Cricket World Cup: England's Chris Woakes on the art of death bowling


Chris Woakes has bowled the 50th over of an ODI on 19 occasions. He has bowled 106 deliveries and conceded 150 runs overall. He has conceded 103 runs from 70 balls in the final over of a first innings and 47 runs from 36 balls in the final over of a second innings.

It is limited-overs cricket at its most dramatic: the outcome of an entire match boiled down to the final six deliveries.

Death bowling is seen as the ultimate test of a bowler’s nerve and a crucial skill any successful team needs in their armoury.

In Wednesday’s game between New Zealand and South Africa, it was the former who held their nerve as Kane Williamson hit the first ball of the over for six with just eight needed for victory.

But what are the key attributes required for a good death bowler?

Speaking to the TMS daily podcast, England’s Chris Woakes explains what is going through his head as he prepares to bowl the final over, and what it is like to then be on the winning – and losing – side.

Do you always want to bowl the final over?

“It can be a nice over to bowl if you’re bowling at tailenders because you can pick up a couple of cheap wickets.

“But if someone is seeing the ball very well and they are a world-class player, you literally have no margin for error.”

Are you looking to catch Eoin Morgan’s eye in the final few overs?

“You’re keeping an eye on the captain, but also on the game: what the batsmen are doing, who is coming in next. These are all the things that go on in your mind going into the last 10 overs.

“I often have four overs to bowl, so I have a big job to play. I grab the captain around the 40th over mark and get his thoughts.

“To be honest, it’s one of Eoin’s strengths as a captain in those moments – he will come up and double check what you’d like to deliver, and what he thinks might work. He is also very good at a bit of give and take.

“He knows what he wants, but he’s happy to give you the opportunity to deliver what you want.”

What is going through your mind?

“I try to keep calm and assess the situation.

“Who is batting at the other end? Where do they like to score runs? What are their strengths and weaknesses? What skill would you like to bowl? Is the surface more helpful to slower deliveries? Are yorkers best? Are there bigger boundaries on one side?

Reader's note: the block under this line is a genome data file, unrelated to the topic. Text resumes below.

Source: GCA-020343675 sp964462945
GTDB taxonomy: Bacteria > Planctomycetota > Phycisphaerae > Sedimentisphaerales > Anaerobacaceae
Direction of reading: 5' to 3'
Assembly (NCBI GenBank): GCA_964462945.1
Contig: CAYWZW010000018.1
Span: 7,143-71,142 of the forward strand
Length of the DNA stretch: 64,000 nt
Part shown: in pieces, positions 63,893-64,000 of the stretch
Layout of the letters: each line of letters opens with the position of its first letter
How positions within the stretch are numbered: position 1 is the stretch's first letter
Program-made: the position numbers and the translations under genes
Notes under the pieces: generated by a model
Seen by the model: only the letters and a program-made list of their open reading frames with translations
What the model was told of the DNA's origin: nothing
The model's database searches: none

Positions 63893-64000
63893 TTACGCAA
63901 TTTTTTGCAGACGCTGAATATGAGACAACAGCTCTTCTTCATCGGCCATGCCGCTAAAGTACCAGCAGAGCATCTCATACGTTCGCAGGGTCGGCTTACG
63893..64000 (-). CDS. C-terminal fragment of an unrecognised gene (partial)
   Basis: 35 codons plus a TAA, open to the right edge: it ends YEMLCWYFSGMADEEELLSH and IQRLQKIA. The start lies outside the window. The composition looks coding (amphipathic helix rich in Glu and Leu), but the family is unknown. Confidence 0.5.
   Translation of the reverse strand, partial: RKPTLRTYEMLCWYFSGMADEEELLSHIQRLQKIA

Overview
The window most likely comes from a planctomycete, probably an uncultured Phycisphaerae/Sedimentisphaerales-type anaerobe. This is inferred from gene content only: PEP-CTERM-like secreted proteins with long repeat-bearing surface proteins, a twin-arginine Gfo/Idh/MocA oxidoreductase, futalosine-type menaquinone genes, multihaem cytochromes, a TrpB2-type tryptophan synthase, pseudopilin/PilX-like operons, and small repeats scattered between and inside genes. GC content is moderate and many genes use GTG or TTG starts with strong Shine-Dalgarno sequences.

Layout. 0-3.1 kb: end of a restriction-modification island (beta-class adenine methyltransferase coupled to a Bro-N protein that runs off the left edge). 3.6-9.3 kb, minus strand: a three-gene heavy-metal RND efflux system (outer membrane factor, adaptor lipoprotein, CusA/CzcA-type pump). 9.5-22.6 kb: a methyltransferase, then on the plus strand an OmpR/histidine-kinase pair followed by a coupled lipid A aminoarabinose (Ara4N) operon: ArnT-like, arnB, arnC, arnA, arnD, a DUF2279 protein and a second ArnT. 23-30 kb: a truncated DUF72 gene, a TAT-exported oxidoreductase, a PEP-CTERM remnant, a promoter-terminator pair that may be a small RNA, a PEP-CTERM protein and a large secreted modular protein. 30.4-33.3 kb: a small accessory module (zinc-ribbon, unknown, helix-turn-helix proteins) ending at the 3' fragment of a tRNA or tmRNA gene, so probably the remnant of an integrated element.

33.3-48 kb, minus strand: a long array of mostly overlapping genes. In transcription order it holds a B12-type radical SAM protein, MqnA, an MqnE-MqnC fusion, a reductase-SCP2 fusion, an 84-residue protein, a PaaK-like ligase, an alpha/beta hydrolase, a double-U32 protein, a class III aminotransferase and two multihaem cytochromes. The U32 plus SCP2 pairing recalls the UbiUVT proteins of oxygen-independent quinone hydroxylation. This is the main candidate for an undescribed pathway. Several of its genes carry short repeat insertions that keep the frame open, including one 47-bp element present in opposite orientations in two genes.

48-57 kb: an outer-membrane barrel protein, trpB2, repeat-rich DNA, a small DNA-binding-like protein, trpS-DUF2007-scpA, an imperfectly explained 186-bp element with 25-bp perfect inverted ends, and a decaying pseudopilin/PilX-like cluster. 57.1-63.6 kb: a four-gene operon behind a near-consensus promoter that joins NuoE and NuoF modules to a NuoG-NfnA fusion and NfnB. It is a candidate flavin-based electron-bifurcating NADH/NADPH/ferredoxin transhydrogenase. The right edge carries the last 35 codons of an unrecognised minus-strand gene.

“Though there is a lot going through your head, you still have to remain calm and think of your strengths – what you are good at executing, and try to deliver it.”

‘You try to have banter with the crowd but must switch on when you have a job to do’

What’s it like knowing you’re right at the heart of the action?

“Sometimes it all goes in a blur; sometimes you’d like to enjoy it a bit more. There are other times you wish a hole would swallow you up.

“But that is the pressure of being a death bowler. You have to take the rough with the smooth.

“I remember a time in Sydney when I was defending 12 in the final over and had copped abuse from the fine-leg boundary from the Australia supporters all game.

“They were saying ‘you’re going to lose it for England’ and this sort of carry on. You try to have a bit of banter with the crowd, but at that point you have a job to do and focus on what is ahead of you.

“Fortunately, I managed to defend the score on this occasion – so it wasn’t too bad.”

Is there a minimum total you’re comfortable defending?

“As long as it’s above 36 you’re happy!

“But, seriously, each game is different. Defending six to a tailender on a certain surface may be in your favour but, generally speaking, double figures gives you a chance.

“It’s probably likely that one of your balls will go to the fence, so you have to allow yourself a boundary – even if it’s from a bit of bad luck.”

Have you ever changed your mind about the ball you’re about to deliver when running in?

“Yes, but they are generally the times when you get it wrong.

“If I was going to teach anyone one thing about bowling at the death, it would be to decide what to bowl at the end of your mark and don’t change your mind at all.”

How do you keep yourself calm when bowling the final ball if they need four to win?

“Having been in this situation quite a few times it’s honing in on that exact skill you’re trying to produce – a wide yorker, for example, especially if they need a four or six.

“I use visualisation quite a bit at the end of my run-up and almost ‘see’ the yorker and the batsman dig it out.”

Is there a time when it went wrong in the final over?

“I remember a game in Hamilton when New Zealand needed 10 off the last over, with me bowling to Mitchell Santner.

“The first ball I executed my yorker perfectly well, but he dug it out and it went past short fine leg for four. The next ball I tried to bowl the same, but it went into the slot, he hit it for six and it was game over.

“Sometimes that’s going to happen: you go from hero to zero in a couple of balls. But having experienced those moments they can only benefit you moving forward.

“Even now, I don’t think I did do a huge amount wrong. You live and you learn. I wouldn’t have tried to change the type of delivery – I would just execute it better.”

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